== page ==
First posted on CNN.com on November, 13, 2012
Superstorm Sandy has caused more damage, death and homelessness in New York and New Jersey than any climate-related event in living memory. Yet with two damaging hurricanes two years in a row, and with what science is telling us, this does not feel like a once-in-a-lifetime event. It feels like a trend.
With what we know about rising sea level and what we understand about the rate of world warming and how tropical storms pull their strength from the temperature of the ocean, Sandy feels like a very harshly spoken word to the wise.
And so the answer to the question “What should we do next?” may be difficult, with truly profound implications. I think we really have only two viable long-term building options: 1) Barricade. 2) Retreat.
Rebuilding is not a viable option. And what would we barricade? The whole Long Island to southern New Jersey area? Boston to Washington? The East Coast?
The Netherlands relies on dikes to keep out the sea. There are gates in England to close rivers to storm surges of the kind that last week blew open my friend’s garage door on 22nd Street east of 11th Avenue in New York City, suddenly washing him to the back of his studio, submerging him briefly, floating tons of his art-making tools and ruining decades of drawings and the tools of his trade. Others fared worse, of course.
One of my neighbors nearly drowned trying to walk from her home to higher ground half a mile away; two unknown heroes in survival suits wading in waist-high water appeared at the height of the storm and pulled her and her swimming dogs into a canoe and walked them to safety. Her house remains habitable, unlike many others along the coast of Long Island, New York and New Jersey.
By flooding areas that few suspected were within the reach of seawater, Sandy told us that the “coast” is a wider ribbon than we thought it was last week.
So for the hard questions: Should people rebuild? Should the whole country pay for it?
I certainly love shoreside living. I love walking the beach in the morning with my dogs. I love my boat and the people at Montauk’s Westlake Marina where I keep it.
I love many facets of the always dynamic water borderlands, the birds and fishes, the turtles and dolphins and other creatures who, in their seasons, draw tight to our coastline. There is magic. And part of that magic is its timelessness. And part of the timelessness is that as the coast changes, the coast is what remains. And yet it moves.
I have federal flood insurance, thank you. But really, it’s time you considered cutting me off.
I am not against people taking their chances along the shore. Risk is part of what draws us. But the risk should be ours to take and bear if we want to.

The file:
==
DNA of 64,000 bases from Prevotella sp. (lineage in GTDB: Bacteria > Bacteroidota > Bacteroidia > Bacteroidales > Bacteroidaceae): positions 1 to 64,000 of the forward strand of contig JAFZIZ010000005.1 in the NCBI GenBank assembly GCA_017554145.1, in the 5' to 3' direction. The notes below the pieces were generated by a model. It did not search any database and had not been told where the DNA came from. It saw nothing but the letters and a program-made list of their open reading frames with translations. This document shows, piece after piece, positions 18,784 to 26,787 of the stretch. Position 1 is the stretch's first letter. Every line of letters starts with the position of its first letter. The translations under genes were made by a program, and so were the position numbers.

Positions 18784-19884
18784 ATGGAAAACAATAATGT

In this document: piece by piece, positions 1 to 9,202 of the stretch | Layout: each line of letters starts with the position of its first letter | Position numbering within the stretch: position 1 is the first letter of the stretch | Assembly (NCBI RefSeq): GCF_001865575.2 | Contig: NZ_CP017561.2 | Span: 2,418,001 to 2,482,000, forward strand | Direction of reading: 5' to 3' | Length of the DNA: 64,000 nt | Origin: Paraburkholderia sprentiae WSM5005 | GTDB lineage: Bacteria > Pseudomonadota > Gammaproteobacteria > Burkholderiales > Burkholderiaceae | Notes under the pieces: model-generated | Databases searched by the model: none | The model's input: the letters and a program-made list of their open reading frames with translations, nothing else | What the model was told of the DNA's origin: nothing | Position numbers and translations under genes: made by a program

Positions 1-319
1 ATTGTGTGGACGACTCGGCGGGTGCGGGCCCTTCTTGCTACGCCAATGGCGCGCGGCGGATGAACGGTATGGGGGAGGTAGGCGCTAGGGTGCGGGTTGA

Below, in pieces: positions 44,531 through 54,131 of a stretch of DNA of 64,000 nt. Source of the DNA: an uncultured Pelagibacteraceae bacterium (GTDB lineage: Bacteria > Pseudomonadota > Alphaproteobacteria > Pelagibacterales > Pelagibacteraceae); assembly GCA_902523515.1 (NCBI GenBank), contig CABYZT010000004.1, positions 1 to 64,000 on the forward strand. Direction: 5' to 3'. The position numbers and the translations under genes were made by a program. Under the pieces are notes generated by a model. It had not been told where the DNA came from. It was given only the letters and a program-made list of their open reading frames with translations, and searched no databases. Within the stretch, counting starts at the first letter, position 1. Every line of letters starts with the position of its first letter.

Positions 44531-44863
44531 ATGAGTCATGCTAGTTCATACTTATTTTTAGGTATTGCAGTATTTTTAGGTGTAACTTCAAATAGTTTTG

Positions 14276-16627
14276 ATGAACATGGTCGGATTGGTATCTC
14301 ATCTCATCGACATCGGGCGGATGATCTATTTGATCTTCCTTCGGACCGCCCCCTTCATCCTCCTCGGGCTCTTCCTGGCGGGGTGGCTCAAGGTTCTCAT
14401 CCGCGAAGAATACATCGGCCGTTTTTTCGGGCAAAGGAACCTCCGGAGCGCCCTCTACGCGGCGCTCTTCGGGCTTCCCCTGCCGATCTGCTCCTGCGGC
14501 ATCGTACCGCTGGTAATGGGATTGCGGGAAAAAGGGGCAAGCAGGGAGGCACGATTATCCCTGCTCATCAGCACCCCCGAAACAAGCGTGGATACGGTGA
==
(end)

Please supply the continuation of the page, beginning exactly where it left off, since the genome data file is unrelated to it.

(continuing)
Federal flood insurance is a counterproductive way for the rest of the country to subsidize people — putting billions of dollars and millions of lives at continuous risk, encouraging wholly inappropriate development. And it encourages larger, more expensive homes (often second homes) than fewer people would build if their insurance premiums reflected real risk.
In fact, few private insurers will touch most of these places. Let us think twice, fully comprehend that the stakes are ours alone, and then let those of us willing to risk it take our chances.
The government should at this time help victims get their lives back on track. But no federal dollars should magically appear for rebuilding in flood-prone areas. The spots that flood will take repeated hits. Everyone knows this. To help people rebuild in those places is to help put lives and investment in harm’s way. It’s foolish.
Where I live, the houses that stayed dry are the ones just high enough to let water flow around into the extensive, protected wetlands. The houses that flooded stand where water goes on its way to wetlands.
Wetlands are wet for a reason. We would be wise to rebuild in ways that let water flow around dwellings into restored wetlands. Then, two things would start happening:
One: Wetlands, recovered oyster reefs, fish nurseries and wildlife would all be part of a revitalized coastal protection strategy that simultaneously includes recovery of valuable living resources.
Two: The taxpaying public could begin to regain access to the coast for recreation, access too often denied by private development that is largely enabled by taxpayer-funded federal flood insurance.
Eliminating taxpayer-funded flood insurance to people now insured in low, flood-prone areas (including where I live) can be done compassionately, honoring existing insured persons with funding in the aftermath of this wreckage.
But importantly, insurance that would up to now go for rebuilding should be redirected toward relocation and resettlement. That is easier said; for many, relocation would be wrenching. But losing your home or your life can be wrenching, too.
Insurance for new building in flood-prone areas should be ended. People who really want to take their chances should do just that, or pay real commercial insurance premiums if they can find a willing insurer. Eventually even Lloyd’s of London will likely decide it’s had enough. Insurers must be realistic about risk in ways politicians don’t have to be.
Will we choose a wiser course that recognizes that we’re still in the path of the next big storm? I wouldn’t bet on it.
The nonviable option — to keep rebuilding all the time — is what people will likely choose. From a decision-making viewpoint, it’s easier to make no decision. But the frequency of big storms appears likely to increase in the Northeast. It’s not a time for easy decisions, because we won’t be faced with easy events.